Correction coming for the Shanghai stock rally?

Equities in the U.S. and Europe have traded sideways for much of the last two months culminating in a heavy selloff at the end of last week.

However, over in Asia a stellar rally in the Shanghai Composite has seen the region quietly clock up some modest gains. But rather than seeing this outperformance continue, many analysts are backing the idea that it might be time to sell.

"Chinese shares are definitely looking overdone," Jasper Lawler, a market analyst at online derivatives trading firm CMC Markets told CMBC via email. Lawler concentrates on the FTSE China A50, which tracks Chinese blue-chips fairly closely, and believes that it could "roll over" at current levels.

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Trading close to 8-month highs, Shanghai's Composite Index saw its largest monthly rise in July since December 2012. Since the middle of June the bourse has risen by 9.7 percent compared with the S&P 500 which has traded flat.

The index has been launched into the "stratosphere," according to Neil Mellor, a senior currency strategist at BNY Mellon. This has been down to a greater confidence in the Chinese economy, he said, with better growth data, more public spending on railways and tax relief for smaller businesses helping to lighten the mood.

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The country's new leadership has made attempts to curb an overheated credit market, step up market reforms and is trying to switch from its traditional export-focused economic model into a consumer-driven one. However, the International Monetary Fund gave the bold changes a lukewarm reception last week by stating that gross domestic product would slow to about 5.5 percent by 2029 even if they were fully implemented. If none of the reforms were implemented it could be closer to 2.5 percent, it predicted.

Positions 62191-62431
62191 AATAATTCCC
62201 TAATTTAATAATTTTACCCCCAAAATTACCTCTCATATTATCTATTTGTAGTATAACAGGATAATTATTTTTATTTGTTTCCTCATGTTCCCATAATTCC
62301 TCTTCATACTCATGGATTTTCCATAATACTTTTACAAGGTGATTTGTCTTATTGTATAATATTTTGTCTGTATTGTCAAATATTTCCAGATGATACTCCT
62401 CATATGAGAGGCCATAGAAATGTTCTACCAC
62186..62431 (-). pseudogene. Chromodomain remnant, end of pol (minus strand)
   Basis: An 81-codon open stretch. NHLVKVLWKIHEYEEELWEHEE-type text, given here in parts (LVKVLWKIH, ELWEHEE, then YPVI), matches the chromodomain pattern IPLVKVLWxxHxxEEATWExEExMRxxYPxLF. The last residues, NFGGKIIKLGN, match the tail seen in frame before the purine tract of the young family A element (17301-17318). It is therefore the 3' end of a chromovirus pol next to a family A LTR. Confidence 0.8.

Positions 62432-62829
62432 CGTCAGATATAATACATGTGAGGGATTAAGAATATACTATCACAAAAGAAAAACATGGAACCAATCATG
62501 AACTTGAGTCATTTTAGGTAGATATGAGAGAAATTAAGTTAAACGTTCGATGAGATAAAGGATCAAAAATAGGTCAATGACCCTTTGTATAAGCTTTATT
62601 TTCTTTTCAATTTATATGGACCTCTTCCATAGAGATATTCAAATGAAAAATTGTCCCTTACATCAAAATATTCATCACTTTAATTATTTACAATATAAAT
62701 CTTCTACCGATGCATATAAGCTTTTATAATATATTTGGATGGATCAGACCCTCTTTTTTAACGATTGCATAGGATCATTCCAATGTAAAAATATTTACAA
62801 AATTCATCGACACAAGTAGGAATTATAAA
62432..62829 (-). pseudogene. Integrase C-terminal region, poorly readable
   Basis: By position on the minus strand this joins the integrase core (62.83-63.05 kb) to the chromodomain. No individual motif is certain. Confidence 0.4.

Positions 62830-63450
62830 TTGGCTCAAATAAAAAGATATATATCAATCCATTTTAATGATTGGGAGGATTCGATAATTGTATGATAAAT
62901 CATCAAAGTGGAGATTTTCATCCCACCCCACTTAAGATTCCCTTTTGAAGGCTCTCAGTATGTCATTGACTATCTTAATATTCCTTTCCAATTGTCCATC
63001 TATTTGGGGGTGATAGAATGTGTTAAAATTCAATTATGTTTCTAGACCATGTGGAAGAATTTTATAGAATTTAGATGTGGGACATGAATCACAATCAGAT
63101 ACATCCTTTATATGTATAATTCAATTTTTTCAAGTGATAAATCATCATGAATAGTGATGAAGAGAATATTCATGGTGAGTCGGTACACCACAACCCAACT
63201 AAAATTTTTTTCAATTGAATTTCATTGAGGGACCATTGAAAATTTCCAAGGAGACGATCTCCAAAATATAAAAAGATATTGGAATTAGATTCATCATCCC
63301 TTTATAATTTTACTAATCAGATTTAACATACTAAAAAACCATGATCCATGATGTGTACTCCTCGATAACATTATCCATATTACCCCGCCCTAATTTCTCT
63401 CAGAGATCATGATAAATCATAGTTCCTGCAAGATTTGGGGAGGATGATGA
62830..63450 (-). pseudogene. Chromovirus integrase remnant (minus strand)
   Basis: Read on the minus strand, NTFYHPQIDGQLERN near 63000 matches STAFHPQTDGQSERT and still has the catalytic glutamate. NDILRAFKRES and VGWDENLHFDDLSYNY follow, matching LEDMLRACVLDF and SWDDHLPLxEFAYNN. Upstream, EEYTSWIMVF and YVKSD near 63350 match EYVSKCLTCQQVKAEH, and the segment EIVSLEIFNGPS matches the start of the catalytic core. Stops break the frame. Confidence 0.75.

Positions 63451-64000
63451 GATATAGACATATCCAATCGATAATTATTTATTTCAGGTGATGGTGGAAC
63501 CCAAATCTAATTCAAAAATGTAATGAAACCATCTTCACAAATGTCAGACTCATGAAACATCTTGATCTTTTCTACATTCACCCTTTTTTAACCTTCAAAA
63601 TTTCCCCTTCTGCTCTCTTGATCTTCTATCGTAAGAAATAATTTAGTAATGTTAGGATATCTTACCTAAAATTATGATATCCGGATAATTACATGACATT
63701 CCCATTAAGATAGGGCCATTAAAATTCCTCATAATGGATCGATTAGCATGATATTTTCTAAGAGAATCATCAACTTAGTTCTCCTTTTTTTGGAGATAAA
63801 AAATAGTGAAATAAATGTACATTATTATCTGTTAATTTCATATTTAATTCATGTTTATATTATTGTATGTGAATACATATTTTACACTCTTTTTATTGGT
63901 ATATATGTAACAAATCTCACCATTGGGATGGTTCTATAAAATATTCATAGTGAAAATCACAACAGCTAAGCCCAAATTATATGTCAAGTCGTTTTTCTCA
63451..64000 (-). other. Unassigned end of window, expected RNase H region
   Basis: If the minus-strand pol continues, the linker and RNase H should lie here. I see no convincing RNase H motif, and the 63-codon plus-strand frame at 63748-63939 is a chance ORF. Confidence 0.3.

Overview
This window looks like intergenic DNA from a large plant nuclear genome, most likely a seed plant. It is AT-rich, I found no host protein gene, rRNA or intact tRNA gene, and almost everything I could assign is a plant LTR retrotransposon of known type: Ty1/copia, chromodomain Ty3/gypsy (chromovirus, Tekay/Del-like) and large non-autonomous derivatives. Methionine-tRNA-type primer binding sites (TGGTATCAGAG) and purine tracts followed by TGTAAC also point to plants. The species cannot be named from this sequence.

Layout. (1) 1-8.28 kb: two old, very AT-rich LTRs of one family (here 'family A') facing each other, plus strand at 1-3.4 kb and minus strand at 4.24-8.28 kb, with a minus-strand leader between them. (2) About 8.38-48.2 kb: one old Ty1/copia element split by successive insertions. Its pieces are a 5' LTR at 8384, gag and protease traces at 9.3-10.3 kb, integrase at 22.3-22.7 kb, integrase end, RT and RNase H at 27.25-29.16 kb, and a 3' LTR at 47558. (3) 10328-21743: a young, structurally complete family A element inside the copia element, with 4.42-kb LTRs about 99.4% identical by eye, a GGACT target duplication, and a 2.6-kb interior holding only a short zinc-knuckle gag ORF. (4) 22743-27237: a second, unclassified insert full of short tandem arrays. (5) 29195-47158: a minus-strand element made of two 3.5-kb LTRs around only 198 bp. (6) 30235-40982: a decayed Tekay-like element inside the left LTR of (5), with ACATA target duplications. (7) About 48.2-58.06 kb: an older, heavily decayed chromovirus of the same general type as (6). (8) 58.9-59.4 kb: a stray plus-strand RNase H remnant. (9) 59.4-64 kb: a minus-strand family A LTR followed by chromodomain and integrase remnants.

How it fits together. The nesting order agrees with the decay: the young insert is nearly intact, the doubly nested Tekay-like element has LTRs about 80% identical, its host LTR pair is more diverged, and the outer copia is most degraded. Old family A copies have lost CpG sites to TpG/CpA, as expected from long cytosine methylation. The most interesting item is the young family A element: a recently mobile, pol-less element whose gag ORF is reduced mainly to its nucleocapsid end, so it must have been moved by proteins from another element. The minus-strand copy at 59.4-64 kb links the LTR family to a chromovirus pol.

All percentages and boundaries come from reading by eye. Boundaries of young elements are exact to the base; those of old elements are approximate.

Companies going bust?

Alastair Winter, the chief economist at global investment bank Daniel Stewart & Co, remains bearish on the Chinese economy and its stock market. Given the market reforms, he believes that the government is toying with the idea of allowing some companies to go bust and warns that any inefficient partly-privatized firms - quoted in Shanghai and in Hong Kong - should be treated with caution.

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"Some of the best Chinese companies are entrepreneur-founded, typically without much debt and operating in the consumer and related sectors. Many of them have chosen to list in New York and London," he said in a note on Monday.

There are still some bulls ready and willing to talk up the merits of the world's second largest economy, however. Mark Mobius, the executive chairman of Templeton Emerging Markets Group, has been optimistic on China for many years and remains so.

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Erwin Sanft, the head of China & Hong Kong equity research at Standard Chartered, is another seeking to make returns in the emerging market. He told CNBC on Friday that the Shanghai Composite will outperform global markets for the rest of the year, mainly due to a pickup in money supply. His call is for Chinese A-shares - those that trade on Chinese stock exchanges such as the Shanghai Stock Exchange and the Shenzhen Stock Exchange - to see a 20 percent upside before the end of 2014.

The Shanghai Composite retreated by 0.15 percent on Tuesday after data showed the services sector grew at its slowest pace in nearly nine years in July. The services purchasing manager's index (PMI) fell to 50 from June's 15-month high of 53.1. CMC Market's Lawler predicts that this weak data could well tie into a fall in imports on Friday's trade balance data and could prove volatile for Chinese markets.

"That might be the trigger for a correction," he told CNBC.